image.png

B. Deploy to Cloud Run

Google Cloud Run is a fully-managed compute platform for deploying and scaling stateless containerized applications quickly and securely. It's serverless which means you don't have to manage any infrastructure. Also with Cloud Run, you only pay for what you use.

To deploy our Geocoder API Service application to Cloud Run, we need to containerize the application using Docker. This process would give us a container image that can easily be deployed to Cloud Run.

1. Creating a DockerFile

The first step to containerizing our application is to create a Dockerfile in our source code directory.

The Dockerfile contains a set of instructions (commands) needed to create a container image. As shown in the code below, our Dockerfile contains step-by-step instructions for running the application in a containerized environment.

2. Build a Container Image

A container (docker) image is a lightweight, standalone, executable package of software that includes everything needed to run an application: code, runtime, system tools, system libraries, and settings.

Ideally, we can use the docker build command to build an image from our Dockerfile, but because we intend to deploy the application to Google Cloud Platform, we need to use Cloud Build which is a dedicated service for building container images on GCP.

# retrieve project-id of active project
gcloud config get-value project

# build docker/container image
gcloud builds submit --tag gcr.io/{MY-PROJECT-ID}/mygeocoder

Executing the gcloud commands above on your local machine requires the installation of Google Cloud SDK. Further instructions on how to install and configure the SDK can be found here.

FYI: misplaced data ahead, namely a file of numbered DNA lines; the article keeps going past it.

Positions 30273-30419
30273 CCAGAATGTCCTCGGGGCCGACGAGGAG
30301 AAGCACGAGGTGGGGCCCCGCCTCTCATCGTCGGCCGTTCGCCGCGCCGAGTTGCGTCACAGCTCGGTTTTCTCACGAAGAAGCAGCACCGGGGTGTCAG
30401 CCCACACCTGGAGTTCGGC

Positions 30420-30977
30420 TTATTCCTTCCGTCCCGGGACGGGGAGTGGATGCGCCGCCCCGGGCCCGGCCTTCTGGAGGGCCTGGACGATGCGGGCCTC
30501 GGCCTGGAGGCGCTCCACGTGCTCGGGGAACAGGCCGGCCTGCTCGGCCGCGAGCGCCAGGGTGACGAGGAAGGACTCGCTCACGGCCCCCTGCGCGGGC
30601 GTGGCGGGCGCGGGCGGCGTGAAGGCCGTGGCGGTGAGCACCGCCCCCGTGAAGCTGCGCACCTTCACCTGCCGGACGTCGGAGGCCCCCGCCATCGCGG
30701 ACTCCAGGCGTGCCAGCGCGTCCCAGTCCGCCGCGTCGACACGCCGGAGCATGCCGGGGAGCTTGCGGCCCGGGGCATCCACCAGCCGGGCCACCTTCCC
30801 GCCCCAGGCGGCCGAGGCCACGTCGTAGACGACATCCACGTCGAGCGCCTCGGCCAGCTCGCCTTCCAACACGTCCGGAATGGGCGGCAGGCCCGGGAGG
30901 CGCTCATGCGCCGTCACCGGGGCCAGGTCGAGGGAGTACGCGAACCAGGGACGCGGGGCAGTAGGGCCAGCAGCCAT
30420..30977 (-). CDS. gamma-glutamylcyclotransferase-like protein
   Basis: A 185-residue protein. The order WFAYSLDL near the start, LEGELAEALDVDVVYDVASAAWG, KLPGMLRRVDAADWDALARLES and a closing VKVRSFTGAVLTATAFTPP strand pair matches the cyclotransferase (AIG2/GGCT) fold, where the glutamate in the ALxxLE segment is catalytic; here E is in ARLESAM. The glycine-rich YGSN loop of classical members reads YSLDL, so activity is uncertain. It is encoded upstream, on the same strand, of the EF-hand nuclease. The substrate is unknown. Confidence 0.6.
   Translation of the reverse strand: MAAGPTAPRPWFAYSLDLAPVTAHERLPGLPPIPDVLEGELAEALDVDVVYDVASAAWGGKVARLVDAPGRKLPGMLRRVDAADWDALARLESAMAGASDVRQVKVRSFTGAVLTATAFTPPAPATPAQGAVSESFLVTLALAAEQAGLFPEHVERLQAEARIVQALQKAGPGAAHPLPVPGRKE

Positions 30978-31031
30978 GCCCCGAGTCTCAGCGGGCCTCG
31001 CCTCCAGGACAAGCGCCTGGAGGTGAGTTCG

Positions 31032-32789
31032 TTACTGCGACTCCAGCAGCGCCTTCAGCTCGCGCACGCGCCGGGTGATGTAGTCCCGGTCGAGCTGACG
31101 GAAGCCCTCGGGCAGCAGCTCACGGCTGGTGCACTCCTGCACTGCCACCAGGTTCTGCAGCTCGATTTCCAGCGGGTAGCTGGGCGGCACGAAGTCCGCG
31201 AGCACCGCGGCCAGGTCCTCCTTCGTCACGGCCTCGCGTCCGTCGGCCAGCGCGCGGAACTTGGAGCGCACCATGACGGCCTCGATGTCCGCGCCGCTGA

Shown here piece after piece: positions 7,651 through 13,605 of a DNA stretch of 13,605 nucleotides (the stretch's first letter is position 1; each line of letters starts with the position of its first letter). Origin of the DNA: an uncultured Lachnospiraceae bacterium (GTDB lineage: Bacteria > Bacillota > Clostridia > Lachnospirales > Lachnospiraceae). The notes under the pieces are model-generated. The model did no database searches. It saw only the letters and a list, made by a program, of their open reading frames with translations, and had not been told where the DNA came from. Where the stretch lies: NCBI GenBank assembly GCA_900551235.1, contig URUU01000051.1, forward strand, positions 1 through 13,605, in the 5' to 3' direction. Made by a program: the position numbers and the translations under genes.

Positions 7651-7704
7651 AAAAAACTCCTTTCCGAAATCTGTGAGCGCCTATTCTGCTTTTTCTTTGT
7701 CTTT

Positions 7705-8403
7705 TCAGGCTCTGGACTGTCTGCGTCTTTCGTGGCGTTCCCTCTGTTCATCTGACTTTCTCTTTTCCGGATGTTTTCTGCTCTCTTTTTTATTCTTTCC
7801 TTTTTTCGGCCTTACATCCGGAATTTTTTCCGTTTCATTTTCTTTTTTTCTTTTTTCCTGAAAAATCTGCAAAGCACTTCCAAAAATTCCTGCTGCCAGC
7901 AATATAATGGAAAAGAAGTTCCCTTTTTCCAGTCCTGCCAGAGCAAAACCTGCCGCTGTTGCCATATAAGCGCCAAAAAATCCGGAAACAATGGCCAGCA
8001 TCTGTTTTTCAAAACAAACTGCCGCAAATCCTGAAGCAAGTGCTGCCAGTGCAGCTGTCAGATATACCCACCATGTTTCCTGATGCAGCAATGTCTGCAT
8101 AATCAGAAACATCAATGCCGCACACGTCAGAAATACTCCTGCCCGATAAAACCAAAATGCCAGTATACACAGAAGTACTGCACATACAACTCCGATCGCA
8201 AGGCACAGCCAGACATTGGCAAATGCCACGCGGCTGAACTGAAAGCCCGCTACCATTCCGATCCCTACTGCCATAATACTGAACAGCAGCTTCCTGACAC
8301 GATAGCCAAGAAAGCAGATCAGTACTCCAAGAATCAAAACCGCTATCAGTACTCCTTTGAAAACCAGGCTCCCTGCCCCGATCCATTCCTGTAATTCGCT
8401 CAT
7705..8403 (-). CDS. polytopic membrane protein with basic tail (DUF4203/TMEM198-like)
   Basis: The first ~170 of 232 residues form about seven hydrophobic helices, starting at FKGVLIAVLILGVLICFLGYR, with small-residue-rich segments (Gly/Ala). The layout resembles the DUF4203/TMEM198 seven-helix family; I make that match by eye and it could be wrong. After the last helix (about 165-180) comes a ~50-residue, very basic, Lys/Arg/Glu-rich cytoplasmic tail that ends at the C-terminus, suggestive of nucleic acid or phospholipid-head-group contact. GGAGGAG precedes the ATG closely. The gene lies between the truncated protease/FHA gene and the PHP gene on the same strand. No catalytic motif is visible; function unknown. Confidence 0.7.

Upon completion of the build process, you would see a status message of SUCCESS and the container image URL gcr.io on Container Registry which is more like Docker Hub but for GCP.

image.png

3. Deploy the Container Image

The final step is to deploy our serverless app on Cloud Run. To achieve this, we need to create a Cloud Run Service. The service would make use of our image on the Container Registry to deploy the application for us.

When the deployment is successful, Cloud Run would automatically generate a web URL that can be used to access the application. If needed, we can also map a custom domain with the Cloud Run service.

Deploy to Cloud Run.gif

An alternative to deploying to Cloud Run with the web console is to use a gcloud command. The container URL is an output of our previous step where we built the container image and pushed it to the Container Registry.

# cloud run deploy
gcloud run deploy --image {MY-CONTAINER-URL} --platform managed

4. Testing our App

Since our application is a REST API service, the best tool for testing it out is to use Rest client tools such as Postman or Insomnia (personally I prefer to use Postman).

image.png

Conclusion

FastAPI is gaining a lot of popularity in the Python web framework ecosystem as its community continues to grow very fast. From my personal point of view, FastAPI is a better version of Flask, and if you are already familiar with developing solutions with Flask you should find it pretty easy to adopt FastAPI.

I hope that this article gave you the general idea of developing applications with FastAPI and deploying such apps to a serverless environment like Google Cloud Run.

The full source code for this project is available on GitHub.